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Abdallah Candies plans $12.2 million expansion in Apple Valley

ST. PAUL - Abdallah Candies, a fourth-generation, family-owned gourmet candy maker in Burnsville, announced plans Thursday for a $12.2 million expansion in the neighboring suburb of Apple Valley.

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ST. PAUL – Abdallah Candies, a fourth-generation, family-owned gourmet candy maker in Burnsville, announced plans Thursday for a $12.2 million expansion in the neighboring suburb of Apple Valley.

The business, which began in 1909 in south Minneapolis, plans to build a 70,000-square-foot candy-manufacturing facility in the first phase of its expansion and another 50,000 to 70,000 square feet later. Abdallah said it will add 17 new jobs.

With customers throughout the country, the company had looked at building outside of Minnesota. The company will continue using its current facility on County Road 42 in Burnsville but is moving to the new site in Apple Valley because it needs more space for its manufacturing operations.

The Minnesota Department of Employment and Economic Development (DEED) is assisting the expansion with a $170,000 grant from the Job Creation Fund. The grant is contingent on the company meeting its hiring and investment commitments.

β€œAbdallah is a nationally known candy maker that has been a fixture in the Twin Cities for more than 100 years,” said DEED Commissioner Katie Clark Sieben. β€œWe’re thrilled that the company is making a significant investment that will keep the business growing in Minnesota.”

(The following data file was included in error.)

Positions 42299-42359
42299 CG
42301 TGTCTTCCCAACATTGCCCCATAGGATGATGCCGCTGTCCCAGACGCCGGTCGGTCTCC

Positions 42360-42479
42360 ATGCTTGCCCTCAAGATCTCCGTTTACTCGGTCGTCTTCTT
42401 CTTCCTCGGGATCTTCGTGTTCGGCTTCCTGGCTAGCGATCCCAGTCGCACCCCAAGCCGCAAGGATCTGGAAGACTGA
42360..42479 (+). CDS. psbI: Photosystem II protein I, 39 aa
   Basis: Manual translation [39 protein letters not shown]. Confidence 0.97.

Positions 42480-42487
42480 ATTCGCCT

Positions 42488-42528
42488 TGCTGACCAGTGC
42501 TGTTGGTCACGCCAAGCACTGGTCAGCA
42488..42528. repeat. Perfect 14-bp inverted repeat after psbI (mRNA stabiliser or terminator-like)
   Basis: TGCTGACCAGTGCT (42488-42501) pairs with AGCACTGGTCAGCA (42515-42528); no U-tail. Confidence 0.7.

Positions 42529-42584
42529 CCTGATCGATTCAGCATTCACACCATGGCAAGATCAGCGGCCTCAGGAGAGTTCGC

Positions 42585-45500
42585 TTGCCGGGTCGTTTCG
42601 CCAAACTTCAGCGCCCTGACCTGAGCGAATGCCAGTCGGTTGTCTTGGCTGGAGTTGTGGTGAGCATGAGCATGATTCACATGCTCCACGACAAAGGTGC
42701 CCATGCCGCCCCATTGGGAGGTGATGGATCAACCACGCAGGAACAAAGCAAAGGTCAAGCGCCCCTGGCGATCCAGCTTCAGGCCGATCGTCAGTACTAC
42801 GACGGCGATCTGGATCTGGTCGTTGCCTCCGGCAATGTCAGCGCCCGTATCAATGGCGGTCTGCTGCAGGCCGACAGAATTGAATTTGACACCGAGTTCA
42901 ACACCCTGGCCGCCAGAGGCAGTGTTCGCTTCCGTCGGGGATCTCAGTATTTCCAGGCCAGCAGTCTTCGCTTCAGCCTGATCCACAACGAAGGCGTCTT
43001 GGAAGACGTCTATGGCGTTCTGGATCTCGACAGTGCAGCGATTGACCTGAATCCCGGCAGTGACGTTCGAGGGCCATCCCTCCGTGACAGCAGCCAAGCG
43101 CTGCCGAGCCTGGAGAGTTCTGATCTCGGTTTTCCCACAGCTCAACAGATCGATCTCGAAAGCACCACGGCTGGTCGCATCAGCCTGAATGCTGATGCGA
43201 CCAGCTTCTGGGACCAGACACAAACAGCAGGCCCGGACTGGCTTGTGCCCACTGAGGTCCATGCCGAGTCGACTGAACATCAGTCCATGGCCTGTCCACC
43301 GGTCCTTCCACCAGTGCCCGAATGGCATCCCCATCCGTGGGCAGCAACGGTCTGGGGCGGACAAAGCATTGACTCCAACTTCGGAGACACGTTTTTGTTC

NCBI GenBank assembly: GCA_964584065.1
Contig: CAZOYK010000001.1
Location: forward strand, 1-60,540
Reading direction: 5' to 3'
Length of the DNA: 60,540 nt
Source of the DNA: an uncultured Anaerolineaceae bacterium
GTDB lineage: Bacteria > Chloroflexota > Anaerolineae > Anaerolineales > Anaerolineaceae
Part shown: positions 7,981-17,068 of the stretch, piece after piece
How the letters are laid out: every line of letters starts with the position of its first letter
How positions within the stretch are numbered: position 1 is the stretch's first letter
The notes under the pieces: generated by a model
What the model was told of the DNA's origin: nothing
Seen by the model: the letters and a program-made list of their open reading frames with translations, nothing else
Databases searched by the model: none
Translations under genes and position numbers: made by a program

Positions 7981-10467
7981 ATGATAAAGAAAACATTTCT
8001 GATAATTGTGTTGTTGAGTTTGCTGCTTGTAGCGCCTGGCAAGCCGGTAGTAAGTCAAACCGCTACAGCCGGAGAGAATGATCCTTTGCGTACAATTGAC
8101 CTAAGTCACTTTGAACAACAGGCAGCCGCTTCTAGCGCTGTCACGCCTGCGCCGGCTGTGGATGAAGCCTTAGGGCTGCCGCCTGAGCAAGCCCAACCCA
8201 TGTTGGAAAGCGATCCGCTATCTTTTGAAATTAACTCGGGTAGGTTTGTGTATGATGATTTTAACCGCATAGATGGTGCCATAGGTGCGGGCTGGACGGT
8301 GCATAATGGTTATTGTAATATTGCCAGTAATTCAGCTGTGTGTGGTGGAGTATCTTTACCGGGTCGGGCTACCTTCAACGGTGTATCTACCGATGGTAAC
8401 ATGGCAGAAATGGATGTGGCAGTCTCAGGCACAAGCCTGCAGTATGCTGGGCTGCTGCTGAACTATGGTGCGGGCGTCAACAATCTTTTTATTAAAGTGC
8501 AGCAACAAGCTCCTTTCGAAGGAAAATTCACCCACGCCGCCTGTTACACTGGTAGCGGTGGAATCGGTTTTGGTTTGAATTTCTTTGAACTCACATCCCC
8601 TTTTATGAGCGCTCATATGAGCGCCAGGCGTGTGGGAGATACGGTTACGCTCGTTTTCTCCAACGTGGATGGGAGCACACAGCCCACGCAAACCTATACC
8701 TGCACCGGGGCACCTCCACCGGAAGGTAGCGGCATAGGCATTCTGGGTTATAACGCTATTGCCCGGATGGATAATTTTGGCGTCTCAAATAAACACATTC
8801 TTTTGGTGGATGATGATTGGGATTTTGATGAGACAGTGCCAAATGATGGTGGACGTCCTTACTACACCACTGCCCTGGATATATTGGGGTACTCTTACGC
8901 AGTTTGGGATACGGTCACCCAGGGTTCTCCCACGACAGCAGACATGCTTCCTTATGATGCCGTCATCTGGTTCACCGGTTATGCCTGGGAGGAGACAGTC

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Partnering with DEED and Abdallah, the Apple Valley Economic Development Authority provided site development support in the amount of $736,000 through formation of a tax increment district

Albert Abdallah, a native of Lebanon, and his Swedish wife Helen Trovall opened the business in Minneapolis in 1909 as the Calhoun Candy Depot. In addition to candy, the young couple sold ice cream, cut flowers, cigars and fruit from their business at Lake Street and Hennepin Avenue. The business, renamed the Abdallah Candy Co. in 1916, became a popular place for people to meet and socialize during the Prohibition era, when taverns and other drinking establishments were closed.

Despite going bankrupt during the Great Depression, rationing during World War II and a devastating and fiery explosion that destroyed the business in 1965, Abdallah has survived for more than a century by sticking with traditional recipes and intricate small-batch candy-making techniques. Owners Karen and Steve Hegedus are the fourth generation of the family to run the business.

The Job Creation Fund is a pay-for-performance program that provides funding to businesses after they meet certain criteria, including minimum requirements for job creation and private investments. Under the program, businesses must create at least 10 full-time jobs and invest at least $500,000 to be eligible for financial assistance.

Since the Job Creation Fund was launched in January 2014, DEED has awarded $29.4 million for 59 business expansion projects in Minnesota.

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